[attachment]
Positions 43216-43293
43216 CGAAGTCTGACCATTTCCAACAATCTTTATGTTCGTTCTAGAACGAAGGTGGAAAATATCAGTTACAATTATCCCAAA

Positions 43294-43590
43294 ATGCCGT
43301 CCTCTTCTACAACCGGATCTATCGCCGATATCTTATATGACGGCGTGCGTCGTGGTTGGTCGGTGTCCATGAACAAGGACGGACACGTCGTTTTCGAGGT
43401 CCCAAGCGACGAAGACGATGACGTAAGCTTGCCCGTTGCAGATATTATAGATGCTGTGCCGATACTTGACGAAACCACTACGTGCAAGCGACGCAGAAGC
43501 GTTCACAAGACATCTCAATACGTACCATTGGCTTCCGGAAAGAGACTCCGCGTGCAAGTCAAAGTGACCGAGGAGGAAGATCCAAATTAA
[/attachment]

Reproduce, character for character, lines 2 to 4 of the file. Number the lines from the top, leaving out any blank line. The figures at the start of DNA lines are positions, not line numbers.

43216 CGAAGTCTGACCATTTCCAACAATCTTTATGTTCGTTCTAGAACGAAGGTGGAAAATATCAGTTACAATTATCCCAAA

Positions 43294-43590
43294 ATGCCGT